Back Yard to the City
What makes a great city? Is it the streets and avenues, the parks and shops, the storied mansions and splendid fountains?
I’d like to cast a vote for the alleyway.
This alley in Vancouver, BC, won’t appear on a post card. But as part of a network of alleyways, it helps to make Vancouver a great city. Step into the alley and you catch the mingled odors of samosas, urine, and dust. People come and go delivering socks and diamonds, potatoes and coffee beans. And you’ll notice Vancouver’s intestines are located here: power lines, sewers, recycling bins, access for fire trucks, and pathways for the night watchman. Streets belong to the people, not to delivery trucks and power poles, because alleyways are there to serve them.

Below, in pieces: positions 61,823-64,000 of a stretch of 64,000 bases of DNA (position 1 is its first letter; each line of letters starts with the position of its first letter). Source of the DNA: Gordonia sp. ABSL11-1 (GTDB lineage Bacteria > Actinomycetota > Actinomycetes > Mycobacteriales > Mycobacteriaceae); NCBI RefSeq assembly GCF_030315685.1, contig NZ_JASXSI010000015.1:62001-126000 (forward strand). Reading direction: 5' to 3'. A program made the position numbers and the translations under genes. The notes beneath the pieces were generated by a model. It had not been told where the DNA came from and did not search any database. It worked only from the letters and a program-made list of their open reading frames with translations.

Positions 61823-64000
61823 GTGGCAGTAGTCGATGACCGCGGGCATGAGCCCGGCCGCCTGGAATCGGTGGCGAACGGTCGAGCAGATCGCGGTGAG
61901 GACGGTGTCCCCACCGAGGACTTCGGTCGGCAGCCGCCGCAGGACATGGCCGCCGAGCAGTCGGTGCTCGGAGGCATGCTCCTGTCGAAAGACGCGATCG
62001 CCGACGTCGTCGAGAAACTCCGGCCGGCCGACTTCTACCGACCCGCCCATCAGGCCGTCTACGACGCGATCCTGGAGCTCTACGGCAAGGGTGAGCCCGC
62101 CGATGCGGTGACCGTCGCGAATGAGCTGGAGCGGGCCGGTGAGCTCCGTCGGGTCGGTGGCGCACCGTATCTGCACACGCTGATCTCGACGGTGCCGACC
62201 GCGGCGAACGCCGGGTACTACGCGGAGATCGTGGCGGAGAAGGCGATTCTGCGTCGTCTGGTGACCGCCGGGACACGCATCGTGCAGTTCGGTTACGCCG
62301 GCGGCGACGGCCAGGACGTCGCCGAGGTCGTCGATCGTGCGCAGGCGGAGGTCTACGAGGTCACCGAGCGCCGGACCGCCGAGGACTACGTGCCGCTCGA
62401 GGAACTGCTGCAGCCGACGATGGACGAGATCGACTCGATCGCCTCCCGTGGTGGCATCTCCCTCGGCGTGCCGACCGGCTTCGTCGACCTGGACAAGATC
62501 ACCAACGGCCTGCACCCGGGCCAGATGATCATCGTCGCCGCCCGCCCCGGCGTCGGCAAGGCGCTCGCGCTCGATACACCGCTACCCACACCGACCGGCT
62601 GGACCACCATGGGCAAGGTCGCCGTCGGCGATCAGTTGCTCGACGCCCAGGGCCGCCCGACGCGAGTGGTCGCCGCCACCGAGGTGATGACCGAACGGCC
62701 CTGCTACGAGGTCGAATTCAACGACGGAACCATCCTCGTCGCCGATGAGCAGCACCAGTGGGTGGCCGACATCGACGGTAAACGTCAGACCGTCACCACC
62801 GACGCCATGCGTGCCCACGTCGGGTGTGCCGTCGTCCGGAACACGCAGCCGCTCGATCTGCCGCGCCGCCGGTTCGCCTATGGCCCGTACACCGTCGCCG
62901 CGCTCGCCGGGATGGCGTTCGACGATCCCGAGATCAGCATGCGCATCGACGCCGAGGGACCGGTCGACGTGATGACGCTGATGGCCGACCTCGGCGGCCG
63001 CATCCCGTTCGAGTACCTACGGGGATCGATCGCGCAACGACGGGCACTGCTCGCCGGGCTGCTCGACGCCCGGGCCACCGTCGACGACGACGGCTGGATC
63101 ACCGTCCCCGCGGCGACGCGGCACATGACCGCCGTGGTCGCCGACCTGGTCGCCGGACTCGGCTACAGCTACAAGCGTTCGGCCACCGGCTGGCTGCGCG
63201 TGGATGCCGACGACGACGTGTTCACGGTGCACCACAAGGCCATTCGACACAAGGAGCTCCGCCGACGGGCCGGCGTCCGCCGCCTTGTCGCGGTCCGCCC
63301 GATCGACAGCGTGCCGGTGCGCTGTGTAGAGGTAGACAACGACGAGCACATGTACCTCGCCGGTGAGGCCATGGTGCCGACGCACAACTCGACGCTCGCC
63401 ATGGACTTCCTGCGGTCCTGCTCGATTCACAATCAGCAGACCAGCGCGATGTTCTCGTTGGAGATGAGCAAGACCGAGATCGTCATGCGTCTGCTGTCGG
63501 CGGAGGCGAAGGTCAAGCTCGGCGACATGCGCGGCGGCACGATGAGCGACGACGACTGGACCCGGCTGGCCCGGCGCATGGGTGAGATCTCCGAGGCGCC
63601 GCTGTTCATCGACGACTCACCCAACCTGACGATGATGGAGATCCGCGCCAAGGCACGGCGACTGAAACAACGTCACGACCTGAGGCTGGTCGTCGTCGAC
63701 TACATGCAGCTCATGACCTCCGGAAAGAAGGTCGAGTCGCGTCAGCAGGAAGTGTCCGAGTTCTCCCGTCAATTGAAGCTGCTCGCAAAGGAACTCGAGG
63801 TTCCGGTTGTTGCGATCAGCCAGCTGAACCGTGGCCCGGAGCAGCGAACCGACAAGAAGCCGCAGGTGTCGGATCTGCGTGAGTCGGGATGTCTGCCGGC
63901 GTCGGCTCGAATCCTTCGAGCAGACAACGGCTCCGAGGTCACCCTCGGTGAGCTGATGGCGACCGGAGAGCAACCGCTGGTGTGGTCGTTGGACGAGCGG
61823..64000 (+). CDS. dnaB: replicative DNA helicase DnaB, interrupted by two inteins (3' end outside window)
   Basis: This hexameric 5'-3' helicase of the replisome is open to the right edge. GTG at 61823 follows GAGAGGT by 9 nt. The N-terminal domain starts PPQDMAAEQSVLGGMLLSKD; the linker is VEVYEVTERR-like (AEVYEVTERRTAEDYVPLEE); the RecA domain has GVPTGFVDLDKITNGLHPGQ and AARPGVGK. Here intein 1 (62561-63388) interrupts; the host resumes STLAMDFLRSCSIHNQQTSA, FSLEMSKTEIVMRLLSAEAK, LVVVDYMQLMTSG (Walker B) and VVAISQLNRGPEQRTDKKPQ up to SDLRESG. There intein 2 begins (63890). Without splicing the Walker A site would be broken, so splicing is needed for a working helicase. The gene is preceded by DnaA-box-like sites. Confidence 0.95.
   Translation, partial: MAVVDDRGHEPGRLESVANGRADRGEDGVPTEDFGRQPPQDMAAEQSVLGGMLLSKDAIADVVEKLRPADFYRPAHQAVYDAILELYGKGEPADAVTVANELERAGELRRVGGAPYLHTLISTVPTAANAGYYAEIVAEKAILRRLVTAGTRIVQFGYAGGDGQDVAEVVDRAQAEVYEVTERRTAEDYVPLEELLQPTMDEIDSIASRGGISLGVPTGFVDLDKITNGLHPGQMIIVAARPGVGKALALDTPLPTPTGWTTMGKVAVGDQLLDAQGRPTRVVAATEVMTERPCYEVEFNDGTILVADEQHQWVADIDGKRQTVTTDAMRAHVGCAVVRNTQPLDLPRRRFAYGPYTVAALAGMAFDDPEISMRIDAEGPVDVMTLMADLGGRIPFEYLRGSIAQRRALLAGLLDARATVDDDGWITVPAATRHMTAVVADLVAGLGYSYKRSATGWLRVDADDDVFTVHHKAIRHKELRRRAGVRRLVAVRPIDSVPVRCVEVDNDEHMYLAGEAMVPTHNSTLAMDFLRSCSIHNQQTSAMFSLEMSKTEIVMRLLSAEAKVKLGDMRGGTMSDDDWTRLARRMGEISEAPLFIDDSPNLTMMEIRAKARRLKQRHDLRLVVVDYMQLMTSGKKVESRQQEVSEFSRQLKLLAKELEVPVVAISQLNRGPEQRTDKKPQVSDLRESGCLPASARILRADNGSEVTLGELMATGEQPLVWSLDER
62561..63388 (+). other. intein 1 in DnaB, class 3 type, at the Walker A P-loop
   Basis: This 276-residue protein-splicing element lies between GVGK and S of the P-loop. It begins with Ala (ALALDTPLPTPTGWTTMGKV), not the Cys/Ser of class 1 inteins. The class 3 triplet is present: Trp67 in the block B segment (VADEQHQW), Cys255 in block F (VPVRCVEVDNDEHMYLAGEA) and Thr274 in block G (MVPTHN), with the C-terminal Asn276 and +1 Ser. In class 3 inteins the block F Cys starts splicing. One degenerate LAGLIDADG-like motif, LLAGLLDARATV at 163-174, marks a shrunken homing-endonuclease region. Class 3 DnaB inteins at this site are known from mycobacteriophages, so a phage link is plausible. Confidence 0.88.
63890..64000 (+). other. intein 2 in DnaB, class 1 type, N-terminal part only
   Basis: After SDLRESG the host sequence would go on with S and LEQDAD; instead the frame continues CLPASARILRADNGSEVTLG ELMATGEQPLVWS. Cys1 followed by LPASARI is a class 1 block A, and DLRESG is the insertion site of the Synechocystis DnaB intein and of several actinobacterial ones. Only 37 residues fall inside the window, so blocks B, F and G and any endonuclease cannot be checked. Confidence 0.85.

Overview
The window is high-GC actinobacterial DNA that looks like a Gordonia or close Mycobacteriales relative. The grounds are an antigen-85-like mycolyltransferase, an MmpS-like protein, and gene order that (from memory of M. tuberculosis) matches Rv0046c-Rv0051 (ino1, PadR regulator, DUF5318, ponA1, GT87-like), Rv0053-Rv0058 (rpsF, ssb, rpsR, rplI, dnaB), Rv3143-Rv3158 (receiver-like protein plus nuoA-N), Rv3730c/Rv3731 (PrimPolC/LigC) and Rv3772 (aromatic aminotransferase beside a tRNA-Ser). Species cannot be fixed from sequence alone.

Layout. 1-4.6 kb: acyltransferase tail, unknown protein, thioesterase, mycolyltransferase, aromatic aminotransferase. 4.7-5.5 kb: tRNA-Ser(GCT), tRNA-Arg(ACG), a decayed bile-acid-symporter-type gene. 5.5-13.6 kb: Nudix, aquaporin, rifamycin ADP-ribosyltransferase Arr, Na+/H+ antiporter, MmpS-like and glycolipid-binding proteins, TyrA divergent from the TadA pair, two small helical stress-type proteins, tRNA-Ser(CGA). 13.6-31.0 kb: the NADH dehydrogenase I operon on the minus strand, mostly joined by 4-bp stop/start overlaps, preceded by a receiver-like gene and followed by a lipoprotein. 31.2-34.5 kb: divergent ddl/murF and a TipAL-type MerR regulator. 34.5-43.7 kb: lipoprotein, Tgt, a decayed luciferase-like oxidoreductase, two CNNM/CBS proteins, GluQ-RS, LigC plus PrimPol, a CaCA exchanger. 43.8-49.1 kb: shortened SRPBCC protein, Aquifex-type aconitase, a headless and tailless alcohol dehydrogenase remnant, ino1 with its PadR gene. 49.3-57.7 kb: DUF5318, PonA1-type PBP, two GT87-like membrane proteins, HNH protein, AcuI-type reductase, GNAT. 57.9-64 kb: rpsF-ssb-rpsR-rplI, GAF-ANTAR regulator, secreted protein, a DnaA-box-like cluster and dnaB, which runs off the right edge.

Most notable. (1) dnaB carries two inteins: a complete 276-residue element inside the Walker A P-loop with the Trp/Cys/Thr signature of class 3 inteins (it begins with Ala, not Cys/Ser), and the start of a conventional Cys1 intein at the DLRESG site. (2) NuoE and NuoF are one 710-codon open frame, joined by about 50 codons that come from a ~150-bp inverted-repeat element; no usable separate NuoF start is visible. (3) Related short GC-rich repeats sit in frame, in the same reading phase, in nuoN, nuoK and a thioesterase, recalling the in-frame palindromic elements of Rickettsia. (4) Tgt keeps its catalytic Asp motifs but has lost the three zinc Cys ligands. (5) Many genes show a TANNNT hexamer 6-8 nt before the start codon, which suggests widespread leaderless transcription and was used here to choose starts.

For composer John Cage, silence was as important as sound. Cage wrote 4'33" No. 2 for musicians who sat on stage for four minutes and 33 seconds without making a sound. Instead, the audience got to hear the music around them.
An alleyway is like silence in a city.
So the next time you’re in town, take a moment for the alleyway. It’s worth a detour.